A much more detailed FAQ on stem cell research can be found on the ISSCR site, while the US National Academy of Sciences has lots of info too. Additional resources may be found on the Applied Biosystems site and at the Stem Cell Companies site.

10 thoughts on “Stem Cell Research”

  1. Stem cell research has helped a number a lives and has also paved the way for new medical research as well as the way scientists interpret DNA. Unfortunately, there are still a number of ethical dilemmas that have been debated over the years. Some ethical dilemmas include: Concerns for stock market exchange, cloning, and abortions.
    However, the discovery of the human induced pluripotent stem cells has become an alternative for scientists and medical professionals to continue their research. Although induced pluripotent stem cells have “shed new light” on research, they do vary in comparison to embryonic stem cells. Pluripotent stem cells are differentiated, meaning that they cannot become other cell types; whereas, embryonic stem cells are undifferentiated and have this ability. Lastly, although these two types of stem cells vary, the alternative approach for research just may be the answer that scientists have been looking for.

  2. Nations are currently racing to be the leader in stem-cell research, all the while the United States, the country in which the science originally got its start, has placed rigorous restrictions upon its funding therefore critically harming its ability to move forward and compete against the rest of the world.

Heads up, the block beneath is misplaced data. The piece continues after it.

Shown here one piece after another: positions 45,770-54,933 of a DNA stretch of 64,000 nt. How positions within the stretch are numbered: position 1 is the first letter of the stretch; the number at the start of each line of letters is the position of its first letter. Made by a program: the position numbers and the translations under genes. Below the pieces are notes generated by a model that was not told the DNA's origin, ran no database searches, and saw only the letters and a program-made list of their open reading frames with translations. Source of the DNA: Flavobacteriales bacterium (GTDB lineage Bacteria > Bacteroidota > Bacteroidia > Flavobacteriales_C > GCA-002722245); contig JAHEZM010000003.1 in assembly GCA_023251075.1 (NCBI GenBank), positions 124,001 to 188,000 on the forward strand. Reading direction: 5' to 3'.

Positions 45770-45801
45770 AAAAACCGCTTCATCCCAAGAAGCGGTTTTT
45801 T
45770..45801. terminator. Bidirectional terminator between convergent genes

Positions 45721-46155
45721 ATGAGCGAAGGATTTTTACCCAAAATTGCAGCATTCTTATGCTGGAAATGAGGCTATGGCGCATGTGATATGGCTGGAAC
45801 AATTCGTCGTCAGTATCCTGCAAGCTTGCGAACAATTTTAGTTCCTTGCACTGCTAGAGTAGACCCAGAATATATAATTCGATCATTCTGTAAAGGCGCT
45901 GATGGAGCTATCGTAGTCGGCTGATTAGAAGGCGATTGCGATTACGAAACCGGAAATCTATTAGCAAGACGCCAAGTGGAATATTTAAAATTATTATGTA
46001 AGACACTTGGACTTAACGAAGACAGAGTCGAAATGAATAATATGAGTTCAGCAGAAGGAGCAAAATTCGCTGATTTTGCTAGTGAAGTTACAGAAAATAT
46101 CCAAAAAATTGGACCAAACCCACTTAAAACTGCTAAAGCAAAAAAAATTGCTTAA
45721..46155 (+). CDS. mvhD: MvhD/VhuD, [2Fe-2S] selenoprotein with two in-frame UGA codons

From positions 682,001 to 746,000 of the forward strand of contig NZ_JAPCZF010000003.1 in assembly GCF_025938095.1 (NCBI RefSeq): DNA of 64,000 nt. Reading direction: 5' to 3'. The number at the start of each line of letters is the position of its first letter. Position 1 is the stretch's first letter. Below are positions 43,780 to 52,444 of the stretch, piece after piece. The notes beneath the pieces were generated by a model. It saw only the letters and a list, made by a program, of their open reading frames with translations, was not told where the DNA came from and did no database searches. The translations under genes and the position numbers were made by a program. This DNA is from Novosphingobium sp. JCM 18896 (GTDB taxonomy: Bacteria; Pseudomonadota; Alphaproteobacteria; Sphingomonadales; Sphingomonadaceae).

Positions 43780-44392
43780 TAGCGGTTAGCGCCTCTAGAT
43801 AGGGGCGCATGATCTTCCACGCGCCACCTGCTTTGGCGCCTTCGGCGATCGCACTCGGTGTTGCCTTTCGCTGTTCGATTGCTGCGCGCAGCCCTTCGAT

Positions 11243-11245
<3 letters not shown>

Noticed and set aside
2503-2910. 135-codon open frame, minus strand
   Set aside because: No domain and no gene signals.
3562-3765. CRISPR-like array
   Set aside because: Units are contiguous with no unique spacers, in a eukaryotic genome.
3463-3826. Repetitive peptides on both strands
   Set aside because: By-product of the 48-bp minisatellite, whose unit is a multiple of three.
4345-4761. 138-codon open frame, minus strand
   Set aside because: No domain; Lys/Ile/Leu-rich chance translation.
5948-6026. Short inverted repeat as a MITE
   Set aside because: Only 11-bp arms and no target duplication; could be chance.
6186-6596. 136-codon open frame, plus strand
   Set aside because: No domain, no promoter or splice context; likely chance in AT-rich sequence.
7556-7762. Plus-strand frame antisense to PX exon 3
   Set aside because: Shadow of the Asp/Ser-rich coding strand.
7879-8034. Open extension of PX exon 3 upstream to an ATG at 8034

Ethical concerns have led the US to reduce its support of stem-cell research, and its opponents have used similar arguments to the pro-life movement in hopes to provoke sorrow or passionate moral rage. Though the embryos where stem cells are created are completely different from aborted fetuses. At five days old, an embryo does not even make up the size of the period at the end of a sentence and has absolutely no hints of the ability to develop a nervous system. The stem cells themselves could not develop into a baby if implanted into a uterus, but they do have the ability to grow into any human tissue.

    With this capability, stem cells have the potential to create new, healthy tissues for vital organs and prevent and cure countless deadly diseases. If the United States hopes to remain a leader in the scientific world, it needs to enhance its support for stem cell research and begin to find new and more efficient ways to transfer this science from the lab to the patient.